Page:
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The Great Disruption?

September 12th, 2012 by Graham Attwell

This years meme at ed-tech conferences is disruption. There seems to be two opposing discourses. One says that education is not in a period of disruption – rather that the system is evolving to take account of the possibilities that technology offers for teaching and learning.

The other says we are entering a period of disruption with the existing system fundamentally unable to respond to needs and that the take up of technology will lead to fundamental change. The rush to deliver and accredit MOOCs is seen as the tipping point.

I think both sides are wrong. Firstly there are massive differences in different countries. Whilst there is little doubt of the speed of change, uncertainty and even disruption in the US and UK higher education sectors, in Germany and the Netherlands, for example, life seems to be going on as before.

What this suggest to me is that it is not technology as such that is the major factor in disruption. Rather it is social and ideological drivers which are leading to the more apocalyptic scenarios. We probably have reached a tipping point in that the use of technology for learning is becoming mainstream. And the availability of high quality learning opportunities outside the classroom means that educational institutions can know longer claim a monopoly on learning or knowledge. Equally the power of smart phones is opening up new contexts for learning. Of course these developments will lead to changes – particularly in pedagogy – within institutions.

But the promise of such developments is to extend education to all who wish to learn, rather t5han the present minority who are able to access higher education.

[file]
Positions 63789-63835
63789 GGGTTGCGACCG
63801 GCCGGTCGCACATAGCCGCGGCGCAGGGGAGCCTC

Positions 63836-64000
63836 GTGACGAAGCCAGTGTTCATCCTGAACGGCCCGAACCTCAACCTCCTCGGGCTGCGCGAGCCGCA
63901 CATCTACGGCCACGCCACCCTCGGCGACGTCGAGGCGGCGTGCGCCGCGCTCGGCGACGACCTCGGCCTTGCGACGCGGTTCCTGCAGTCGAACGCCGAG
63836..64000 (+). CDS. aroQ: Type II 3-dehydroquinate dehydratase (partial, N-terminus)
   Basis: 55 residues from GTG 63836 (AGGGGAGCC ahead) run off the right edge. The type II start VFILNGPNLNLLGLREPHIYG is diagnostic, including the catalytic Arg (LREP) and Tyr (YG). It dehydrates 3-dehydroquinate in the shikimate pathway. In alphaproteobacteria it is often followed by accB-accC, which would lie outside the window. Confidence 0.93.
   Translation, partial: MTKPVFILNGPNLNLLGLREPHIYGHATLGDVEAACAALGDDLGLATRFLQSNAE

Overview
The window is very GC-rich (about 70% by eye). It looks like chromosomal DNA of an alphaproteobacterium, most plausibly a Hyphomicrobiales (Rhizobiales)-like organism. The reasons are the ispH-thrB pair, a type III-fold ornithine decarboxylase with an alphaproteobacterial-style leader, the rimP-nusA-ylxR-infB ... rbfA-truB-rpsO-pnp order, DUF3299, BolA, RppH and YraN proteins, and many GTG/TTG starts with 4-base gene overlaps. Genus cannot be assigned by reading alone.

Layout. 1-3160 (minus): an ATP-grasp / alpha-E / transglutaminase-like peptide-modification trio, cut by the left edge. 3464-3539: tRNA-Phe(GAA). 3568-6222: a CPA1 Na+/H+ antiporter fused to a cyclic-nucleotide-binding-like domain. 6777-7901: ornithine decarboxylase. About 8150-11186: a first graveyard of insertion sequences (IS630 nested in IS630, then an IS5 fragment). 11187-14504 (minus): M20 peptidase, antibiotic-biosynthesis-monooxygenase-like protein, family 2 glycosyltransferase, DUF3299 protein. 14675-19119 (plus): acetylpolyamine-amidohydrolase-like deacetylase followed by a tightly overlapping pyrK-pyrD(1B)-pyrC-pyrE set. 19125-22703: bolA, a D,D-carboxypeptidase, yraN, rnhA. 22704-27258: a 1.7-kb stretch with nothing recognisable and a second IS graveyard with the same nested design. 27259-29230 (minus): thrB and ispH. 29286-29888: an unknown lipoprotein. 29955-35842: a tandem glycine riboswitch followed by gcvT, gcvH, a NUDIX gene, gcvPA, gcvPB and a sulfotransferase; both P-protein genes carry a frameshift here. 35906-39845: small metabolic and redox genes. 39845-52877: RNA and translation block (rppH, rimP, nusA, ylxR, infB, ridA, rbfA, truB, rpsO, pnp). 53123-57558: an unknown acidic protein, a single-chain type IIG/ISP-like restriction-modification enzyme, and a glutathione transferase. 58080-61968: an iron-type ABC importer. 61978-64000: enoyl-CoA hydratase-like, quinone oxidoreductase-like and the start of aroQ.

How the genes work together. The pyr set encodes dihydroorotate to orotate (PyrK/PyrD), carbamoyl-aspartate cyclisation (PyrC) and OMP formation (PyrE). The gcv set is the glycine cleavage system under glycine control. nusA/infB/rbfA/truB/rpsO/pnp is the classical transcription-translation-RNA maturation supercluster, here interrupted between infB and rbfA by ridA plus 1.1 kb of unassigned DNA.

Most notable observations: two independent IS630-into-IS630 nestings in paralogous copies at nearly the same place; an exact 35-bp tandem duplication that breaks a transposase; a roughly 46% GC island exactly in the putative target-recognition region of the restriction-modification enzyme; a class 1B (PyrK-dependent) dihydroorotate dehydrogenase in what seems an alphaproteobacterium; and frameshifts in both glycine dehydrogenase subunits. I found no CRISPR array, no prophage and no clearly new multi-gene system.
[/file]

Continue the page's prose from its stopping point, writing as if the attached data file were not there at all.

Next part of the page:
But this i9s a political and social decision. Technology can be used in many different ways – for good and for bad, In the US and in the UK the technology argument is being used as part of an ideological drive to extend the remit of capital to include education – in other words to privatise education. And of course the new private institutions will be  driven primarily by the need to make a profit – rather than by pedagogical imperatives.

Lets look again at MOOCs. the early MOOCs – now known as c-MOOCs – were developed by people like Stephen Downes, George Siemens, Dave Cormier and Jim Groom. The idea of massive open online courses was not to make money. Quite the reverse : they were struggling to find models to sustain the programmes. They were motivated by the idea of new pedagogical approaches to using technology for learning.

Now MOOCs have been picked up by the mainstream system. Coursera is an international consortium of elite universities using a proprietary platform to deliver free online courses. Apart from their use of video these courses are somewhat traditional in their pedagogic approach. At last weeks EFQUEL conference, Jeff Haywood, Vice Principal of Knowledge Management at Edinburgh university, a founder member of the Coursera consortium, was quite explicit about their interest in MOOCs. We are there to make money, he said. And if we do not make money within four years we will close the MOOCs down (it is worth reading Audrey Watters extremely amusing account of the education session at the TECHCrunch Disrupt conference in San Francisco earlier this week).

Same technology – but very different pedagogic approach and motivation. So it is not technology per se which is the driving force behind the great disruption. Rather it is the economic crisis and political and ideological responses to that crisis. As a society should we be retaining free education and investing in education as a response to the fall in productivity and high levels of unemployment. Or should be be seeking to cut back by privatising education? That is the real debate.

 

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